I have been reading about generics vs brand-name drugs. I've learned that generics go through extensive testing for bioequivalence (both rate of absorption and total absorption of the active ingredient). The statistical testing regime sounds pretty substantial to me, as far as testing of effectiveness goes.

Are generic drugs tested to ensure their risk of side effects will be roughly equivalent? Or, are there reasons to believe their side effects ought to be equivalent, in magnitude and likelihood? I understand that generics may have different inactive ingredients. Could this cause the risk of side effects to be materially different between versions of the same drug from two different manufacturers? Or is that super-unlikely? Should I discount/ignore concerns about the potential for variation in side effects between manufacturers?

(I do understand that there is a small risk that a patient is allergic to one particular inactive ingredient that's one formulation but not in another, but for purposes of this question, let's ignore that. Apart from that, could there be noticeable, reproducible differences? Or is this unlikely?)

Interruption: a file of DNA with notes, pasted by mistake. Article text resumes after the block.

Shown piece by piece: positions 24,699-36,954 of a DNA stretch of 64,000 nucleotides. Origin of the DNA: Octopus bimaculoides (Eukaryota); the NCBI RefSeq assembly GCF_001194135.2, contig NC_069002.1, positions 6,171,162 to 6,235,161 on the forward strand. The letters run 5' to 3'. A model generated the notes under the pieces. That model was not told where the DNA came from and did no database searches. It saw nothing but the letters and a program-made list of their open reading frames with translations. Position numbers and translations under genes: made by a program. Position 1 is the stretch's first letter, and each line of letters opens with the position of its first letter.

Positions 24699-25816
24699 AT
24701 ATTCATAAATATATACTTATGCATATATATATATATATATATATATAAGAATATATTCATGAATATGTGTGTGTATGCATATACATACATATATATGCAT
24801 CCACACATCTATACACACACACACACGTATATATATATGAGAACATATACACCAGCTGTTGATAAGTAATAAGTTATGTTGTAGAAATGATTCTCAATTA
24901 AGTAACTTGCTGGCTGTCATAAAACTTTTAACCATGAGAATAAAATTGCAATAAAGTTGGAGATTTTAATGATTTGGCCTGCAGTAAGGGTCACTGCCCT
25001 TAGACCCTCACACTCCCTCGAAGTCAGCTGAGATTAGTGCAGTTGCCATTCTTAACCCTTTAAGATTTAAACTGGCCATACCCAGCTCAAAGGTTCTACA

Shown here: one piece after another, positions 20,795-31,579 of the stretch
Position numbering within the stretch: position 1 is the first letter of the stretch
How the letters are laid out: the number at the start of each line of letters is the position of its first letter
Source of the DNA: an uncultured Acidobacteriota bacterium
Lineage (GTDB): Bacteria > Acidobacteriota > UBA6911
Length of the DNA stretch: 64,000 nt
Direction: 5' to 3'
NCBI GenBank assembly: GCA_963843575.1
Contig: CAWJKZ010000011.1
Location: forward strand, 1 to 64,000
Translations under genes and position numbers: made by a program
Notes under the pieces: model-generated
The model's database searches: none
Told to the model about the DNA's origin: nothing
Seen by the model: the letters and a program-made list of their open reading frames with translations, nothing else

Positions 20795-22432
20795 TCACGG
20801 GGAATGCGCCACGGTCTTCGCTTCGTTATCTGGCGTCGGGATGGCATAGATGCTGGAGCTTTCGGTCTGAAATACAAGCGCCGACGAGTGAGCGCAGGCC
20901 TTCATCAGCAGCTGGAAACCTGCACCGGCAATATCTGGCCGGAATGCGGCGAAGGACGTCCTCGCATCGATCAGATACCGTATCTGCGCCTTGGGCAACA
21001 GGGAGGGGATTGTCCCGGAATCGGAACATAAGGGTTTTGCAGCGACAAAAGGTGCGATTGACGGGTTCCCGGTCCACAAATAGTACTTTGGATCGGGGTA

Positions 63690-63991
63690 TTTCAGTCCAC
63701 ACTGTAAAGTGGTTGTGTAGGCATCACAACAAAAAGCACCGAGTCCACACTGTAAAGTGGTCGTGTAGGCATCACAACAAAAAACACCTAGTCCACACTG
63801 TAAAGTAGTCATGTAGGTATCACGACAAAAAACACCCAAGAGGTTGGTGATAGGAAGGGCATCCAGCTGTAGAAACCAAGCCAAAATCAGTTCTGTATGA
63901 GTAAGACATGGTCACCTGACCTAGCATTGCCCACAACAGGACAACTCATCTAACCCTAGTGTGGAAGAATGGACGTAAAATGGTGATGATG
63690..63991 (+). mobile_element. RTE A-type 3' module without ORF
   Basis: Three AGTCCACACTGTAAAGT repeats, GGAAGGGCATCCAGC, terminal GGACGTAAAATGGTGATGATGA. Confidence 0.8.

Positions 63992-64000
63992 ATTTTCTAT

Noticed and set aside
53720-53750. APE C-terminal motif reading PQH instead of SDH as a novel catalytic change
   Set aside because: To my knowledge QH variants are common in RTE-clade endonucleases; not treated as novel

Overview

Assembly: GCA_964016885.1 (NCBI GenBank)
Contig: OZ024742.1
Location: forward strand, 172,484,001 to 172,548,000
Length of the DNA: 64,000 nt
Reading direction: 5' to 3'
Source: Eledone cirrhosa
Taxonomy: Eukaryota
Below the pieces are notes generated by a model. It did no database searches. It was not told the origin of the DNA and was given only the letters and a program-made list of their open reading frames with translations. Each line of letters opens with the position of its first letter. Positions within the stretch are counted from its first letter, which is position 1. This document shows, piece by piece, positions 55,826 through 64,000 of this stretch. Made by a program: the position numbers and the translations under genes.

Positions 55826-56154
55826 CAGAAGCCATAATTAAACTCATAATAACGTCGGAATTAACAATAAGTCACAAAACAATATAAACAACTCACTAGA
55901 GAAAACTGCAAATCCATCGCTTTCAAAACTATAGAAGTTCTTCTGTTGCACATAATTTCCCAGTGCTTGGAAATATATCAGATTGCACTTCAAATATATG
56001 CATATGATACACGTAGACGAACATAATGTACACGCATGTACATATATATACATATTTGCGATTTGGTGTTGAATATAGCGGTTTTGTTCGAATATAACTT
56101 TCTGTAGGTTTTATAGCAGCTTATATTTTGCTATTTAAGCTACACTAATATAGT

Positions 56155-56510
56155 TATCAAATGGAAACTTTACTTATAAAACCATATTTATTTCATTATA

(I have read What can the variability of strength be between different brands of supposedly identical medications?. I know enough statistics to understand why claims that "generics can be up to 45% different in effectiveness" are highly misleading. I've read about studies indicating that the average difference is more like 3% or so, and is probably similar to or smaller than the range of variation among different batches from the same manufacturer. But those seem to be measured by absorption into the blood, and I'm not sure what that implies for the risk of side effects.)

1 Answer 1


I'm going to assume you're referring to the United States and the FDA generic approval process.

FDA Abbreviated New Drug Application

For Abbreviated New Drug Applications (that they use for generic drugs) they are required to undergo bio equivalence testing as you said, but they:

are generally not required to include preclinical (animal) and clinical (human) data to establish safety and effectiveness.

This is because generic medications use the same active ingredient as the brand name equivalent. Chemically these substances are exactly the same. Since this is the chemical that got FDA approval as a drug, this is the chemical that was monitored for side effects and adverse reactions extensively in the original brand name drug application. Since this chemical is identical in both the brand and generic they expect no difference in side effects IF the dose exposure to the patient is the same. That is why most generic testing focuses on drug release, exposure, serum levels, etc. If they prove that the same chemical in their product is comparable in all of those aspects then it is assumed side effect profile will be comparable if not identical.

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